Sunday, 27 November 2011

More Records of the Edinburgh Poor

A few months ago I wrote about the Lists of the Edinburgh Poor held at Edinburgh City Archives, which cover the period 1869-1884.  I’ve recently been researching an individual who was on the Edinburgh poor roll at a later date and once again found that, whilst it is true that the majority of Edinburgh poor relief records have been lost, it is possible to find some information about those in receipt of poor relief.

Edinburgh City Archives is housed within the City Chambers
The records I was examining were the minutes of Edinburgh Parish Council from the late 1800s and early 1900s.  Edinburgh Parish Council existed from 1895-1930 and incorporated the former Edinburgh and St Cuthberts Combination Parochial Boards as well as parts of Liberton, Duddingston and Leith.  Among the Council’s responsibilities were the Craiglockhart and Craigleith Poorhouses as well as other institutions within the Edinburgh area.
Despite having previously been told that the chances of finding any mention of a particular individual within the minutes was pretty slim, I found that they were full of names; and for some periods names are even indexed at the front of each printed volume of minutes.
The information on children, especially those who were boarded out, is particularly detailed as these examples show:
Edinburgh City Archives ref. SL14/1/7 - Edinburgh Parish Council: Minutes of Council and Committees From 17th June 1901 to 21st Oct 1901. Edinburgh: James Turner & Co., 1902.
Pages 92-93
Children’s Committee.
Wednesday, 9th October 1901.
Joan Davidson, Prestonkirk, taken off roll by Grandmother on 3rd September, and working to Mr Smith, Factor, Whittinghame. Wages 8s. a week.

James Weir, Lanark, ran away on 20th August. No trace of him can be got - supposed to be working. Police to be communicated with again, and if no word of the boy within a fortnight, the Clerk to advertise and offer a reward of 20s.

886, 892C 
Edward Byrne, and David Brown, Gladsmuir. The Visiting Committee recommend a Topcoat for each. Grant.

Mary Douglas, 12, with her Sister in London. Doctor reports her a confirmed Epileptic, and should be in an institution. Clerk to enquire and report as to any institution suitable for the treatment of this girl.

William, Henry, Roderick, and Winifred Young, in Craiglockhart Poorhouse with Mother. Deserted by Father. Advertise for Father.

James Sandilands, in Craiglockhart Poorhouse with Mother. Illegitimate. Delay for a month.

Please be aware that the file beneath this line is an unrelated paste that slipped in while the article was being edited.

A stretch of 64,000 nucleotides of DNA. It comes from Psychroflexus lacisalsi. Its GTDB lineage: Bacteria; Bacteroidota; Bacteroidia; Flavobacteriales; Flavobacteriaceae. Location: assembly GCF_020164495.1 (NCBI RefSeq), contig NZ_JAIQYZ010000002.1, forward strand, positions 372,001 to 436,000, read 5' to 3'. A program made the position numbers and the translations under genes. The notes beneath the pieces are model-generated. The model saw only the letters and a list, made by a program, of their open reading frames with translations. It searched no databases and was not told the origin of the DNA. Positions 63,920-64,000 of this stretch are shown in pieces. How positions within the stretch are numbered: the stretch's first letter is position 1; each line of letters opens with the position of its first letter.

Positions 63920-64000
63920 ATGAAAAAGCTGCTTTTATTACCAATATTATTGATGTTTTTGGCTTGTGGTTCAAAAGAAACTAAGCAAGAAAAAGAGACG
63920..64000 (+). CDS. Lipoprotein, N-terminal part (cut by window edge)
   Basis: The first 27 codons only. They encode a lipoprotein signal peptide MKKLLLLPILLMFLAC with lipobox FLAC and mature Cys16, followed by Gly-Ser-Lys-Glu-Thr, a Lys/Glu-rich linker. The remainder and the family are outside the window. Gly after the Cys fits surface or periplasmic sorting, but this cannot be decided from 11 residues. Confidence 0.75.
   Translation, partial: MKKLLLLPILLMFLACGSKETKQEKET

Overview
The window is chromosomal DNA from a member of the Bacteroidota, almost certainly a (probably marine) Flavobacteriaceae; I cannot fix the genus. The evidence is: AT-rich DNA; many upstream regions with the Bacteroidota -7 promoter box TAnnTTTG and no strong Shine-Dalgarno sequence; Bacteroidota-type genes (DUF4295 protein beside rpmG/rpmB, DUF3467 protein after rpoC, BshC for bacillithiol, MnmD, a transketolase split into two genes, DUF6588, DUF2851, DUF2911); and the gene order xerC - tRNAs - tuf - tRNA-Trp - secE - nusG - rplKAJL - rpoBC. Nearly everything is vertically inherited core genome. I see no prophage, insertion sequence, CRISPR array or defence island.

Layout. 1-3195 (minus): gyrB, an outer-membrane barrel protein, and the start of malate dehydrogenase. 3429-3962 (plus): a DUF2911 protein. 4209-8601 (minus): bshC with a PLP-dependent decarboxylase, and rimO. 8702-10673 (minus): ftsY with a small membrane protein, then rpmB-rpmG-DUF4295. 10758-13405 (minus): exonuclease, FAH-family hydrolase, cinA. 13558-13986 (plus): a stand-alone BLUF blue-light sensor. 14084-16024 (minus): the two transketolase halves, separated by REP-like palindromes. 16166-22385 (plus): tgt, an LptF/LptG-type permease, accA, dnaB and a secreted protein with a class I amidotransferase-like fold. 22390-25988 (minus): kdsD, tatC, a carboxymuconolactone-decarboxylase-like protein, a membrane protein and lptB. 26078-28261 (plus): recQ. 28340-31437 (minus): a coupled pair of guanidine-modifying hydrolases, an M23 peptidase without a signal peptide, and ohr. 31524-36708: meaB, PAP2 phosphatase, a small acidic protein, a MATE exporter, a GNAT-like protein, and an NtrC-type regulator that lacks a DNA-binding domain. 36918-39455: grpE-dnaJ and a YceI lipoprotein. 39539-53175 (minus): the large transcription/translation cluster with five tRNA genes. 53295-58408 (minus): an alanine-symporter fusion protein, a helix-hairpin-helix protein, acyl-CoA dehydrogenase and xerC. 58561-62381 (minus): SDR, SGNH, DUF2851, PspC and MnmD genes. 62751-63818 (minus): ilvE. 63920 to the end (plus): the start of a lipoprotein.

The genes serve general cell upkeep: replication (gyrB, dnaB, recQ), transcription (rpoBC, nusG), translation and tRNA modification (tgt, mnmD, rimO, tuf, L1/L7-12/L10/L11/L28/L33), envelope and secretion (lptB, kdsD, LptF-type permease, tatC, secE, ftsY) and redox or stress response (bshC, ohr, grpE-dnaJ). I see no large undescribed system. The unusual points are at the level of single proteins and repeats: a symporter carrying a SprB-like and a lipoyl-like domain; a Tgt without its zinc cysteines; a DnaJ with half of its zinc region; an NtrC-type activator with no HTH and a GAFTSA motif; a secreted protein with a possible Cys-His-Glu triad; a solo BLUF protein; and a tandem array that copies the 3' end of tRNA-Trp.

Note: The numbers against each child’s name seem to be case numbers, although any records to which these numbers refer do not survive.
In addition to children, the names of ‘lunatics’, paupers suffering from some illness and whose cases were considered by the Medical Committee and those whose place of settlement was debated are frequently mentioned, often with at least some brief details.
Whilst not everyone who received poor relief will be mentioned by name in the minutes of Edinburgh Parish Council, in the absence of other records they are certainly worth a look and may well provide some explanation of how an ancestor fell on hard times.

Monday, 7 November 2011

A Question of Religion

Last week I made a research trip to Paisley Local Studies Library and among the sources I looked at were poor relief records.
Poor relief records are a fantastic resource often revealing not only why our ancestors had to resort to asking for help from the poor law authorities but also providing details of their births and families.

Paisley Museum & Library where the local studies collection is housed
When browsing a volume of poor relief applications I was particularly struck by the answers given in response to the question of ‘Religious Persuasion’.  These represented a wide range of religious denominations including Secessionists, Methodists, Baptists and Relief Church as well as reflecting Paisley’s large Irish population which included both Roman Catholics and Protestants (some described as Church of England or Episcopalian).
It seems to have been relatively common for husbands and wives to belong to different churches and what was perhaps surprising was the irregularity with which many people appear to have attended any church.  The following are a sample of answers found in volume B57/11/1 ‘Paisley Parochial Board: Statements of Cases’ which covers 1839-1842:
Mrs Archibald Gibson, aged 66
West Relief Church formerly, but never attended nor members for 30 years
Mrs Peter Docherty aged 31
Roman Catholic: self a member and husb[an]d is not
Walter Millar, aged 61
formerly in his younger days, he was a member of the Abbey Cl[ose] Independent
Widow William Cumming, 77
Church of Scotland: Once a Communicant but not so for some years
George Stewart, 40
Church of Scotland: but never has Communicated
Hellen Cavannah, 58
has a disposition towards the Roman Catholic faith; not a Member
Widow Thomas Campbell, 56
Protestant: Once attended but not so for many years
Widow Malcolm Turner, 76
neither herself nor husband were members of any church
It is worth noting that in Scotland, often only the fairly well-to-do were actually communicants or full members of a church (as opposed to simply attending) and it is not uncommon to find that a couple married in a particular church and had all their children baptised there without ever appearing on the communion roll.
However, given these answers, locating these people in any church records may well be a challenge and it is quite likely that many of them died prior to the start of statutory registration (1855).
I’ve often had the impression that my Scottish ancestors rarely darkened the door of any religious establishment.  Given this evidence, I may well be right!